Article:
Dragon has created a number of final drive and differential housings.  Depending on the kit, you might be offered several choices.  Additional information on Dragons’ various final drive and differential housings can be found here and here.   I have found that you can improve the fit between the transmission, bold strip, and the upper hull, it helps to shim the transmission in the area indicated in Figs. 1, 2.

Dragon M4 Sherman New Transmission Housing
Dragon M4 Sherman 3 Piece Transmission

There are two styles of the early three piece housing.  The earliest version with the flush bolt strip has individual pieces for the differentials, Fig 3.  I find it easier to cement the differential cover/side plate to the differential housing first, before joining it to the main body of the transmission cover, Fig. 4.

Dragon M4A1 DV Transmission
Assembling Transmission

The resulting assembly leaves a number of joints that need to be filled, Fig. 5.  My favorite method of eliminating these joints is to fill them with Mr. Surfacer 500.  The Mr Surfacer is allowed to dry for an hour and then the excess is removed and smoothed with a cotton swab moistened with 90% isopropyl alcohol, Fig. 6.

Assembled M4A1 DV Transmission
Filling Joints

The new three-piece housing included in the Normandy kit is really well done except for the seams that run across the front, Fig. 7.  These can be easily removed with the technique described here.  This transmission housing is especially nice because there are no other seams to fill, Fig. 8.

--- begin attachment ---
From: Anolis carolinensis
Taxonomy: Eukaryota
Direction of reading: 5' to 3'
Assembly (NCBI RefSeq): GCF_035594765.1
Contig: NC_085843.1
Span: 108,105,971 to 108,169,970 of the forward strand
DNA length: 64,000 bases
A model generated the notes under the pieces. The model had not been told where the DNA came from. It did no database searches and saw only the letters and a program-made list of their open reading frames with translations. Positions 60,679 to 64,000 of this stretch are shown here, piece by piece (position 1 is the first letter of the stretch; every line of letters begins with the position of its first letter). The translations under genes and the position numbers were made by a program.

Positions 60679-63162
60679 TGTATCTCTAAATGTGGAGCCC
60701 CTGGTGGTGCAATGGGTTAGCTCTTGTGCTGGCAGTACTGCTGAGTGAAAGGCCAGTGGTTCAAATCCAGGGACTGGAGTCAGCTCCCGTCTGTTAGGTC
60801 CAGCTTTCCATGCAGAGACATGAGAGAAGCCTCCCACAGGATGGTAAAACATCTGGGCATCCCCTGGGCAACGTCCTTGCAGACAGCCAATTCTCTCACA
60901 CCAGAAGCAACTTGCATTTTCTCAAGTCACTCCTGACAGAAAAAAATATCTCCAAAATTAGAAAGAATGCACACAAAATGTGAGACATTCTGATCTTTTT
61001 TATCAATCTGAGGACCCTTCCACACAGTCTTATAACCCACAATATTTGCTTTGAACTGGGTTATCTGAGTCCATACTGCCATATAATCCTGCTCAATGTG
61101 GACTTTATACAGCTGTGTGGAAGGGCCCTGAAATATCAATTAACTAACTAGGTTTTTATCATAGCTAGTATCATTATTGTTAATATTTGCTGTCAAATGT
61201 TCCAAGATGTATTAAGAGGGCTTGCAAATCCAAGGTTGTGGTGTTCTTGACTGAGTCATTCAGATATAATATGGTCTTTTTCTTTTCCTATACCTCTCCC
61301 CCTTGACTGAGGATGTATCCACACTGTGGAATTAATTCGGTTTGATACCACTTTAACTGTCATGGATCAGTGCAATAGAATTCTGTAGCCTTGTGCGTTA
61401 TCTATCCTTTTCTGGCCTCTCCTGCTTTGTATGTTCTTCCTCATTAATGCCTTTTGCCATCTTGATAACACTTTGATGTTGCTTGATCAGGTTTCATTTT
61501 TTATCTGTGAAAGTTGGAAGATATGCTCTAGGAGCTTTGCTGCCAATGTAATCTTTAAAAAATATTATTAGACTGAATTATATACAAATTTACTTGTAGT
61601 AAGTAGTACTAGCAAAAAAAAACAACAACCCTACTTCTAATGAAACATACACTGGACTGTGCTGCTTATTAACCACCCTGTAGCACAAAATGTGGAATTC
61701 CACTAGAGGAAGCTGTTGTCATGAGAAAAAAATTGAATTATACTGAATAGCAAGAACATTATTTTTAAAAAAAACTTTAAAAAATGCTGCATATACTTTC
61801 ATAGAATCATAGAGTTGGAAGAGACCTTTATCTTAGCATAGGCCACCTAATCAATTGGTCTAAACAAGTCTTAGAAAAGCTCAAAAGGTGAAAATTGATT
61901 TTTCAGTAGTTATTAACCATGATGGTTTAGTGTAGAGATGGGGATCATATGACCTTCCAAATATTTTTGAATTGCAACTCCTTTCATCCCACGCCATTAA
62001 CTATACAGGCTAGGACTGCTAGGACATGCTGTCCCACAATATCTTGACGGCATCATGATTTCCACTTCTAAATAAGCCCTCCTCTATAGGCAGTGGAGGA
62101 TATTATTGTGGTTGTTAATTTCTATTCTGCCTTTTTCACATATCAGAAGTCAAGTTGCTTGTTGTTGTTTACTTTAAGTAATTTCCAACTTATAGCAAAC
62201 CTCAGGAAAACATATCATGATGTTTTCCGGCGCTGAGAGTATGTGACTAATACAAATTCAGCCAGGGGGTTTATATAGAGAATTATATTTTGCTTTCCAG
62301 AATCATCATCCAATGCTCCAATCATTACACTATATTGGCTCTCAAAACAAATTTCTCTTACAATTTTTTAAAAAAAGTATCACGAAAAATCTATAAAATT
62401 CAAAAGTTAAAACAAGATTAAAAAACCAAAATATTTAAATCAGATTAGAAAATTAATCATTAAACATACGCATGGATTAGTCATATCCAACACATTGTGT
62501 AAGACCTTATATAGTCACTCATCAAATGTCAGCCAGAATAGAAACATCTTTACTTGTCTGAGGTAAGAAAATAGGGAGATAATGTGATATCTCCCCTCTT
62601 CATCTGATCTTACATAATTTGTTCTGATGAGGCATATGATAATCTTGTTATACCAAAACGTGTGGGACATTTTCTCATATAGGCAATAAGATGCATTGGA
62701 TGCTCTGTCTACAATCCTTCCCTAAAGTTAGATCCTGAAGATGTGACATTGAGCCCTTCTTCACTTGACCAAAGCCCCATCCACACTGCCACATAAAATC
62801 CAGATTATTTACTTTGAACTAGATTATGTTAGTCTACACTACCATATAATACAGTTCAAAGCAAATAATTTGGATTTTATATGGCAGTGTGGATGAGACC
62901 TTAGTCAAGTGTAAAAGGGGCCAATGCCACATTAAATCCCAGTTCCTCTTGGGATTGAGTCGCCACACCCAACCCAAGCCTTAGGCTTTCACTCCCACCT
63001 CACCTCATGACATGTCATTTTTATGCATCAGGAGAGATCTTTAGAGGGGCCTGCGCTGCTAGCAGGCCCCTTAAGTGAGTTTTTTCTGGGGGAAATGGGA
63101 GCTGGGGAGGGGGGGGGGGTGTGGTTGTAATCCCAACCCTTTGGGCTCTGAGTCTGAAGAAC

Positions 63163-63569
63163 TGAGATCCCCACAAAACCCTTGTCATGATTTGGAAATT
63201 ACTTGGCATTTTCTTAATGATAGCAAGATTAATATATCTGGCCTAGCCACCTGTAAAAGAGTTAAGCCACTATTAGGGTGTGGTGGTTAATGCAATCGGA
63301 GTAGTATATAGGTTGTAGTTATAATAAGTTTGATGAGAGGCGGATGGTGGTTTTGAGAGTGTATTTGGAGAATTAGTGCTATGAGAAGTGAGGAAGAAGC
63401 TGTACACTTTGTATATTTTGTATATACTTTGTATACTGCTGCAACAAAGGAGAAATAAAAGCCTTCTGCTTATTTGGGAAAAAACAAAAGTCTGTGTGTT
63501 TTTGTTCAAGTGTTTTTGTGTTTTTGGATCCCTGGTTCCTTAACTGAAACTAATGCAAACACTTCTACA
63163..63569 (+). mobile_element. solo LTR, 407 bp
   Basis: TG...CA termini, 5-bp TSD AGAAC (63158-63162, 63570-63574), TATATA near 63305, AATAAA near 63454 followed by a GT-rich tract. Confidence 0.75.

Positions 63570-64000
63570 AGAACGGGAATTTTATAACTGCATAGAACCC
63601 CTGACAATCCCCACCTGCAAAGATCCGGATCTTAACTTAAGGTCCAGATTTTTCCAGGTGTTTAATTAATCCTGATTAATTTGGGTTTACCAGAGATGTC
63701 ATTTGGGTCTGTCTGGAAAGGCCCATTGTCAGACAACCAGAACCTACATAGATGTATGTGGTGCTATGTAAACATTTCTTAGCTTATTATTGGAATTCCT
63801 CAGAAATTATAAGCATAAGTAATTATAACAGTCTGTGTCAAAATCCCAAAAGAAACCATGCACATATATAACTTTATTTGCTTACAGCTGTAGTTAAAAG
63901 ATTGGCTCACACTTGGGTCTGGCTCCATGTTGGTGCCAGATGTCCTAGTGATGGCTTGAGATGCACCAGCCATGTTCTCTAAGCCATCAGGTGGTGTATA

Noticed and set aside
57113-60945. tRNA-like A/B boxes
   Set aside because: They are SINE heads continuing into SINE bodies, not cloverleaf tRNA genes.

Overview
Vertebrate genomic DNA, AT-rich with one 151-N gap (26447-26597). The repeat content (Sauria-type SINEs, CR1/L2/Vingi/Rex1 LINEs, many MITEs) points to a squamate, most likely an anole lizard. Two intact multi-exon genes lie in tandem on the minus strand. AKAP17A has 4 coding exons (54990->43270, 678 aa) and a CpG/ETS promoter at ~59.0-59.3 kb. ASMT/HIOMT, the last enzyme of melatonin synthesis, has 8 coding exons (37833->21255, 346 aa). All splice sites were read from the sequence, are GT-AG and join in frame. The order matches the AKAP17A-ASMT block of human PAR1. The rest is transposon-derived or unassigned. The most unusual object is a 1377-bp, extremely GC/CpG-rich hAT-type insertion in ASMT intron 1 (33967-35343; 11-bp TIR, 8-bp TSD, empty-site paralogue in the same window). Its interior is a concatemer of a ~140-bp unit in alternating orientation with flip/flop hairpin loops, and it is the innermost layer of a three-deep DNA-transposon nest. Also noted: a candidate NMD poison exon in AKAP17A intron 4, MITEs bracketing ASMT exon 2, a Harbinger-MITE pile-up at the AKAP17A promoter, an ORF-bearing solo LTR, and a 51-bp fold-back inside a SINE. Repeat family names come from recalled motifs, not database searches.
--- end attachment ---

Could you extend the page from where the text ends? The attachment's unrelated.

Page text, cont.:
Dragon Early 3 piece transmission
Dragon early 3 piece transmission

You will need to open up the locating holes for the tow shackle mounts, Fig. 9.  Don’t make the holes too big because the pins on the mounts are not that big.  I prefer to only open the top hole and remove the lower dimple from the shackle mount.  This way I have the vertical position established but I still have more freedom for alignment.

At this point, I like to cement the transmission to the lower hull.  I use a .010” shim as shown above in Fig. 2.  With the transmission in place, it is easy to correctly position the bolt strip, Fig 10.  Note that there is a definite lip behind the transmission castings and the bolt strip.

Assembling transmission flange
Towing lugs

A little extra care is necessary to properly fit the pieces that make up the flanges.  The first step is to thoroughly remove all the burs and ridges from the underside, Fig. 11.  When done properly, the flange piece fits nicely over the bolt strip, Fig. 12.

The joint between the flanges should be scribed in, Fig. 13.

Scribing flanges
M4A3 transmission

One of the poorest renderings of a transmission housing is Dragon’s previous version of the late model housing included in the M4A3 and M4A3E8 kits.  This housing does not accurately replicate the covers on the side of the housing.  The covers need to be considerably larger and positioned differently.  For a further discussion of the issues with this final drive assembly, go here.   I have found that the sides of the late model housing need to be shimmed out from the inside to provide a better fit with the lower hull, Fig. 13.

The bolt strip on the transmission housing is another challenge.  I have found it easier to get the correct positioning if you cement the transmission housing in place first and then work out the angle of the bolt strip with both the upper and lower hull in the correct position.  I like to give myself a little fudge room here and make sure there are no hang-ups between the upper and lower hull halves so I cut a small notch in the lower hull half and bevel the underside of the forward sponson shelf, Figs. 14, 15.  This allows me to slide the lower hull half fore and aft easier.